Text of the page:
13 October 2022

Silence is golden


Silence is golden


Topic by Norma

Essay by Lawrence


It is relevant to distinguish between silence (silent) and quiet. Quiet relates to noise whereas silence is more related to vocal sounds such as speaking or even not expressing what one is thinking but intentionally not vocalising such thoughts. And, although, there are instances when it makes no difference whether we use silence or quiet, for our purposes we should be concerned with silence as an intentional act not to speak.


The idea of silence in speech is not unusual, and by speech we imply language acts. We find silence in the punctuation of sentences with the fullstop and the comma; when we encounter a comma we have to pause, or be silent, for a short while and the fullstop requires a longer pause. Of course, when we vocalise our speech these pauses are minuscule and we pick them out unconsciously. Learners of English may not have mastered these pauses and, therefore, find it difficult to distinguish the structure of the speech. Try reading a sentence without comma pauses at normal speed.


We can also claim that pauses in speech, whether vocalised or written, is part of the grammar (syntax) and semantic structure of a sentence and paragraphs. I would argue that this is evident by virtue that these pauses are intentional. This surely must imply that the silence we are interested in are intentional pauses and make sense in the context. A mentally impaired person or an intoxicated person might exhibit pauses in their speech but these gaps are not necessarily intentional but simply random acts of pauses.


Although this is a bit stretching the point, silence in speech in the form of a fullstop or a comma, can be a case of silence is golden by virtue that these punctuation marks make understanding a speech act much better. But the idiom silence is golden (“speech is silver, silence is golden” is considered a proverb see ref 1) is best used when negotiating with others (see ref 2).


But like all language functions, it takes skill and mastery to know when to be silent and what to say before being silent. When I was being trained in sales my manager always emphasised the importance of being silent when asking for the order. Theoretically, the first person to speak will lose: if the client speaks first they’ll end up buying the product, and if the sales person speaks first they lose the sale.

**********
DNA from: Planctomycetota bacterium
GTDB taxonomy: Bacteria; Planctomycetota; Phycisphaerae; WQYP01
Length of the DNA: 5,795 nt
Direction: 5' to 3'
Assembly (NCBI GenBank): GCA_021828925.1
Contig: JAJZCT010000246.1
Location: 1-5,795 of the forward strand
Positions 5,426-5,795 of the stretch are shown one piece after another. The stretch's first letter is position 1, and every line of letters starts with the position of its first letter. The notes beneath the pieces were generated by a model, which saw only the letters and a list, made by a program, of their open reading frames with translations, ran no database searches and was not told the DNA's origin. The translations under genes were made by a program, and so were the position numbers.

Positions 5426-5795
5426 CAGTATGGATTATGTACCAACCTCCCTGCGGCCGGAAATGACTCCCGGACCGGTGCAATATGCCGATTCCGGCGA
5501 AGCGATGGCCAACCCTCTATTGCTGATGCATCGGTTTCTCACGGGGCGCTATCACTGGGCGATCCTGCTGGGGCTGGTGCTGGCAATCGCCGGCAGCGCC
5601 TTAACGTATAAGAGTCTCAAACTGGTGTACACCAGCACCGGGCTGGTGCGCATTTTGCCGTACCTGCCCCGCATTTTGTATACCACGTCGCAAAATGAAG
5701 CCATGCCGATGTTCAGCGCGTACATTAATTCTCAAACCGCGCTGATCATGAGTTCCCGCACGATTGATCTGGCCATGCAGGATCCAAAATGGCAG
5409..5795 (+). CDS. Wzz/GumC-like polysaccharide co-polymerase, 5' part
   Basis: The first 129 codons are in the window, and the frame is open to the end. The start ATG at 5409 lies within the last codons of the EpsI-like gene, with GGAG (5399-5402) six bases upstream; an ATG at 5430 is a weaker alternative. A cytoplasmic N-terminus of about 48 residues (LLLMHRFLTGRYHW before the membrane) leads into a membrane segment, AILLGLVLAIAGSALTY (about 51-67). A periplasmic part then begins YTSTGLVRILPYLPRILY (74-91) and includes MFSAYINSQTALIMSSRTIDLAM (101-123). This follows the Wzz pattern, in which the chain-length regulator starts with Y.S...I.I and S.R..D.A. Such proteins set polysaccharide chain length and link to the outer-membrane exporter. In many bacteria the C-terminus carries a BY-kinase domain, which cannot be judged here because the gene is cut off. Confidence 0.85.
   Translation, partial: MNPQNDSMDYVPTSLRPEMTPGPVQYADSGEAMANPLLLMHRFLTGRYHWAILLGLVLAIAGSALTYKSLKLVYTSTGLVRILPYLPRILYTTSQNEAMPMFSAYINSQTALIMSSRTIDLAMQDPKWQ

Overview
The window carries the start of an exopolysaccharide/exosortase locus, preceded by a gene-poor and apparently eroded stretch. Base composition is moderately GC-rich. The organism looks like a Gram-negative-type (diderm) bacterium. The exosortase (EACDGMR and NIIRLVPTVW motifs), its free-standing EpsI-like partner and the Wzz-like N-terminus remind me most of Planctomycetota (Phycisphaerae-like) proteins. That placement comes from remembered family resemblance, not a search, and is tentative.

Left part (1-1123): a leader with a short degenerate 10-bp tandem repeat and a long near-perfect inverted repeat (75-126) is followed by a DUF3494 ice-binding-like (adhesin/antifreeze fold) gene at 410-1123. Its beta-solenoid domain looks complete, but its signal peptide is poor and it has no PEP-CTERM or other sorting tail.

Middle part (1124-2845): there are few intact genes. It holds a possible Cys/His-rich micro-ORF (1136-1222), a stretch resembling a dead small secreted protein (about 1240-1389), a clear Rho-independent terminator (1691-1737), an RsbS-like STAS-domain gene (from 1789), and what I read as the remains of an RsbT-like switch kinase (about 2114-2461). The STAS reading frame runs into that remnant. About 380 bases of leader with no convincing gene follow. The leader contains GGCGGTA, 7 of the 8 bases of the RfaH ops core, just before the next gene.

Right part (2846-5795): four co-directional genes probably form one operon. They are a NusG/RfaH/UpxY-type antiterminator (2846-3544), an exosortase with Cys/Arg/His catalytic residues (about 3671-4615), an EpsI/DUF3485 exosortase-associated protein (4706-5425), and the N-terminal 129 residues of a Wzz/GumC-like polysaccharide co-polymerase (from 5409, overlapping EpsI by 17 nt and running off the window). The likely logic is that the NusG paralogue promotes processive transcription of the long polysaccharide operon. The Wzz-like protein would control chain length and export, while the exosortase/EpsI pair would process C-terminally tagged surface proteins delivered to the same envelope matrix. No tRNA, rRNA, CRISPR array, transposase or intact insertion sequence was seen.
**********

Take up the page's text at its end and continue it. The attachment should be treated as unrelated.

The MIT article (ref 2), which is a report on the scope of silence published in the Journal of Applied Psychology) mentions that silence “interrupts” the zero-sum thinking in negotiations and thus “foster deliberative mindset” resulting in both sides “performing better.” Indeed, silence can be used as a valuable means to think over an issue, which by definition one would assume had arisen from the face to face negotiations. But this move to be silent to think is balanced by the character of the person doing the thinking. Does the person being silent have the courage to break one of the rules of a zero sum game? That is not giving the impression that one is weak.


In a zero sum game, any hint of weakness might be seen as losing the argument and the negotiations. Of course, there is a difference between being silent to think and being lost for words. Not knowing what to do is certainly a sign of weakness, and this should not be betrayed by one’s body language. Silence to think requires, I would suggest, a body language that is convincing that one is thinking.


The appropriate time when silence is golden, is when “put on the spot” or challenged by the other side. Once again, this would suggest that the parties are indeed playing a zero sum game. An emotional reaction could easily antagonise the other side. that could easily turn negotiations into a conflict.


In any case, an emotional reaction might even reveal one’s intentions and letting the other party know what one is thinking is certainly a short cut to losing the game.


Ref-1 Silence is golden



Ref-2 Silence is golden: New research out of MIT’s Sloan School of Management suggests that extended silence during negotiations leads to better results for both parties



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PhiloMadrid meeting on Skype 6:30pm Sunday 16th October: Silence is golden


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